Friday, November 21, 2014

Shoes and NMDA receptors (don't ask, I don't know) and downpours and evil radiators

Halfway through my biopsychology class, at 8:30 pm on a Wednesday night, I looked down at my shoes and I started to laugh. Somehow, I had managed to go the whole entire day wearing my sneakers on the wrong feet. How does that even happen??? I swear I made it into college legitimately......

Normally I can stay engaged with my lectures for a while without getting distracted, but at this point, the professor was talking about something...learning and memory and NMDA receptors and AMPA channels and he might as well have been speaking Finnish because I was just so. done. He is incapable of speaking above a whisper, so he wears a microphone that works pretty well to bring his voice to an audible level, except that whenever he laughs, it BOOMS. So I was sitting there, still wondering how I managed to wear my shoes on the wrong feet all day, tuning in every now and then to hear phrases like, "So remember, only that which your brain deems to be rewarding or otherwise significant will make it into your memory...and you have to be paying attention for information to make it into your conscious memory" ( least now I'll know why I won't remember the second half of this lecture when I'm studying for the exam.....) and every now and then, he'd laugh and I'd jump out of my skin and be jolted back to the lecture for 0.86 seconds.

I feel bad for having not posted in a while -- and I have a bunch of things that I want to talk about -- but I've just been so busy that I can't even get my thoughts in order.

Earlier in the week, I was conducting a research study on auditory distraction; all of the participants were administered a proofreading task, but in some of the conditions, I had scheduled my cell phone to go off in order to see whether the noise would affect their abilities to perform the task. As I was walking to the building where I was holding the study, it started to torrential downpour. I can't exactly run, so by the time I arrived (~15 minutes later), I looked like I had just jumped into a swimming pool. Then, halfway through one of my sessions, I had to pick up everything and switch rooms because there was an unannounced class that was going to be happening in that room in two minutes. So I managed to find a new room -- nearly tripping over my own feet and falling flat on my face about five times in the process -- and I got settled and began another session, this time with the control group. The control group was supposed to have complete silence while they were working -- no auditory distractions at all -- but of course, the radiators picked this moment in time to be as LOUD AS THEY POSSIBLY COULD BE, thereby kinda sorta ruining my study.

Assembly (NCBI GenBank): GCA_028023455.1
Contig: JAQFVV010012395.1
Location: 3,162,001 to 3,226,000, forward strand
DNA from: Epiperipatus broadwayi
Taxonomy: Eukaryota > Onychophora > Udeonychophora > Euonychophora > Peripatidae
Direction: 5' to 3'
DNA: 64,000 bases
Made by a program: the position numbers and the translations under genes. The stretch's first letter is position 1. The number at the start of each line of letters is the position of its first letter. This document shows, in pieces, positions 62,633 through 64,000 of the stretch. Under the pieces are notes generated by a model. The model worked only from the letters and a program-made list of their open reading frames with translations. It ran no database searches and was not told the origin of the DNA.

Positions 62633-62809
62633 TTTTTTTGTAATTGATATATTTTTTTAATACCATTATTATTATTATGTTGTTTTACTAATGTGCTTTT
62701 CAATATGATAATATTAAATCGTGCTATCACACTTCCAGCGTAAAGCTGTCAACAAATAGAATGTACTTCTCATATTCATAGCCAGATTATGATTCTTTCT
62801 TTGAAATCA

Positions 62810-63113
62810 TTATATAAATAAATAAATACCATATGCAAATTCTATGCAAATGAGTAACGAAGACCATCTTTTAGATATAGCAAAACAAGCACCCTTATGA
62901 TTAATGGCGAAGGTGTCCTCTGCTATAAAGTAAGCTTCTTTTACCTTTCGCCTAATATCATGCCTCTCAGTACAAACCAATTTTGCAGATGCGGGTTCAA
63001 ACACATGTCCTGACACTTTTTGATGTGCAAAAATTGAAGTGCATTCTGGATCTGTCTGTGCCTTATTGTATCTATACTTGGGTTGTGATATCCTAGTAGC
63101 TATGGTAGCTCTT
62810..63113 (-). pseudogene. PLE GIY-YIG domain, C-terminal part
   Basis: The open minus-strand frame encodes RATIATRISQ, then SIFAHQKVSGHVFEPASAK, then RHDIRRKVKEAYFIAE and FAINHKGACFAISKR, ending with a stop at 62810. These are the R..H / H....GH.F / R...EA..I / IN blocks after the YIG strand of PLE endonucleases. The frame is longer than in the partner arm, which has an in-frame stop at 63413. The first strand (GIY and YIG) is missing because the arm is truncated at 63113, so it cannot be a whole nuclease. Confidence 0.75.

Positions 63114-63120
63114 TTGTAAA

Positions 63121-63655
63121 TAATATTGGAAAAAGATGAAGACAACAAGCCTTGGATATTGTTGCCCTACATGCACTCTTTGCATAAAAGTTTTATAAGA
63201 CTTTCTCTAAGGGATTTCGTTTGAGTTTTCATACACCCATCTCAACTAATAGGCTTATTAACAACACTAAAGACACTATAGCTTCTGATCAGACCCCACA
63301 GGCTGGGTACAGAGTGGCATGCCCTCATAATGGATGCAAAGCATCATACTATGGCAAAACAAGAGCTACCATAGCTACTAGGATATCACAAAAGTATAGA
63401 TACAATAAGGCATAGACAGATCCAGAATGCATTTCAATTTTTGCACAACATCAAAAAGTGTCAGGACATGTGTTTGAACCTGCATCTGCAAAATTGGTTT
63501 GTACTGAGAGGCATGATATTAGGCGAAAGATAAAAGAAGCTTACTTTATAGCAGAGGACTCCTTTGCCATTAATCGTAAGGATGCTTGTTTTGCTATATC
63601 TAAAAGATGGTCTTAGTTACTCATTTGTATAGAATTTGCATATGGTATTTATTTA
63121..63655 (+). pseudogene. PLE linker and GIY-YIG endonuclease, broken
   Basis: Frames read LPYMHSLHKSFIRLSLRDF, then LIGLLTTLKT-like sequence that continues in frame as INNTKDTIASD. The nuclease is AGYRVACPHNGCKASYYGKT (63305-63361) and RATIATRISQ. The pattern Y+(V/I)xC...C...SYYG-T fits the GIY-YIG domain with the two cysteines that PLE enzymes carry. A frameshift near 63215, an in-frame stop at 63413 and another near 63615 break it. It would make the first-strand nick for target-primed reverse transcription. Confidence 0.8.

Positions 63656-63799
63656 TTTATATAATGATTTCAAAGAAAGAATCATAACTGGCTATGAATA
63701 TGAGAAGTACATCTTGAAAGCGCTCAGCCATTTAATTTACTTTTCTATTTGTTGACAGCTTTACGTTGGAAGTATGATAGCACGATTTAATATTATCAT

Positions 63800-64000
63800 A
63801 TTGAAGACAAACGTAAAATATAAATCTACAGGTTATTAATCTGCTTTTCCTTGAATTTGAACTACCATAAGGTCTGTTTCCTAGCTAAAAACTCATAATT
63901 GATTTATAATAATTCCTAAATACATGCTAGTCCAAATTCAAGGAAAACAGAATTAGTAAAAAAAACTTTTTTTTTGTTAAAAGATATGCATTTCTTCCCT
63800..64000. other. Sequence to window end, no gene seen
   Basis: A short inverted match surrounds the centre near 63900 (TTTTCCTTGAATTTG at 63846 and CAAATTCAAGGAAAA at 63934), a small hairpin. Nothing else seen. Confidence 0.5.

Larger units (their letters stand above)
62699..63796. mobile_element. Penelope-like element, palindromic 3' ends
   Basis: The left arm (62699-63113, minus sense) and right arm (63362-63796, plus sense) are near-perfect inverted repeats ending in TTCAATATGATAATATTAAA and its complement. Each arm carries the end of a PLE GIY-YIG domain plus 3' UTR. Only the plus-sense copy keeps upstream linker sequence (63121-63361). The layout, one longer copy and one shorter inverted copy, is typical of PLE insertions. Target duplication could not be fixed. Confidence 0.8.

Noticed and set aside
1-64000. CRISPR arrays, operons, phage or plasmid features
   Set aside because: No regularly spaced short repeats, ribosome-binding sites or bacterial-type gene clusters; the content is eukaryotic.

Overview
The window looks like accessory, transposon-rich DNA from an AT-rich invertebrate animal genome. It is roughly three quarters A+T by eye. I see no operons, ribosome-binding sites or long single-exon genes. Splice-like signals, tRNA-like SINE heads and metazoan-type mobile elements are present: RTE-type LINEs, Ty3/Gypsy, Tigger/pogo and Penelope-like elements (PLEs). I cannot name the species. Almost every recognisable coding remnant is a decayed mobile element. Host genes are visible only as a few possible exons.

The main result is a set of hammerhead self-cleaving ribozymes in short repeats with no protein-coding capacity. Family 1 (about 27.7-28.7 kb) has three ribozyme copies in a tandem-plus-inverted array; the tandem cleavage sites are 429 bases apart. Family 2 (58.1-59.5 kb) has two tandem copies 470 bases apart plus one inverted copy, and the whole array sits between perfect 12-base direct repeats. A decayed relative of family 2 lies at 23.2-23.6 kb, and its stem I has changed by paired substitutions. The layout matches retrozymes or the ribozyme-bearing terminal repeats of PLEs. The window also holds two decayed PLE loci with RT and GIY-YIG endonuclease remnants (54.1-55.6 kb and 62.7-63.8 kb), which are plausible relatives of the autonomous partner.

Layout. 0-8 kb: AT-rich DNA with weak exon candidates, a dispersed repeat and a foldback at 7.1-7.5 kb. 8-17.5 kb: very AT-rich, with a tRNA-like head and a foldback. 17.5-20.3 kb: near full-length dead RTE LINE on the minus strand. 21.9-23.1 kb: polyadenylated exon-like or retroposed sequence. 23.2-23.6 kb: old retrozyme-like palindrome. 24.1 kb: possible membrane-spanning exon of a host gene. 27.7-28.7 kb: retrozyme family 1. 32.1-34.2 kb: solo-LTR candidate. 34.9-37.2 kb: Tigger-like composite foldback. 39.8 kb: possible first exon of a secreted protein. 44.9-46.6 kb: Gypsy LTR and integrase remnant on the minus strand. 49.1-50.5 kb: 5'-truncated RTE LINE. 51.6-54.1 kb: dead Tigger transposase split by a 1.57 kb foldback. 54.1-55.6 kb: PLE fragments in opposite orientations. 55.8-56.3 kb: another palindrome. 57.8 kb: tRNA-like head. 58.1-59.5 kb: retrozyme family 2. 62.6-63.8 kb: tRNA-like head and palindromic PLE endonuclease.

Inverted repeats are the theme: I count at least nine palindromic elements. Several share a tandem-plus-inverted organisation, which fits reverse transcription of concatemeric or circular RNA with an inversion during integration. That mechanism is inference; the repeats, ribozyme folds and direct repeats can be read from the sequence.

I couldn't help but laugh; to be sure, I care a lot about my schoolwork, but my CP has shown me that there's a lot in life that we can't control, and we can either get upset about it or we can laugh it off. :)

I have a crazy amount of work to do, and probably will continue to be ridiculously busy until Christmas break, but there was one bright spot at the end of the week...yesterday at dinner, I opened a fortune cookie to find this:
Just what I needed to hear. :)

Friday, November 7, 2014

Advice please? What to do when you can't understand someone with speech difficulties

Earlier today, I was getting brunch at my college dining hall when I ran into one of the staff members. I've written before about some of the awesome people who work there, but this girl is new, so I've only seen her a few times.

Still, she always makes an effort to catch my eye and wave, and we've conversed a few times. Sometimes she saves me a spot, and today she took my arm and guided me to my table. As I set down my plate, I asked her about her day. She said something about a friend, but I didn't quite understand because she has some difficulties speaking.

"I'm sorry, I didn't quite catch that...what did you say?"

She tried again. I still didn't get it."Sorry...what was that? Something about a friend? Which friend?"

She smiled and pointed. "YOU. You are my friend!"

The feeling is mutual, and I told her so. :) I couldn't help but wonder there a "right" way to ask someone for clarification if you can't understand their speech? I imagine that it will happen again in the future so I wanted to ask my readers' opinions.

Sometimes I just smile and nod, but I'd much prefer to try to understand if I can. At the same time, I don't want to ask for clarification too many times, because nothing's more annoying than having to repeat yourself six million times until someone finally gets what you're trying to say!

What do you do when you don't understand someone, particularly if that person has speech difficulties? Is it okay to "guess," as I did? As a person with a disability, I know firsthand how frustrating it can be when someone is insensitive, and I'd like to be as respectful as possible. :)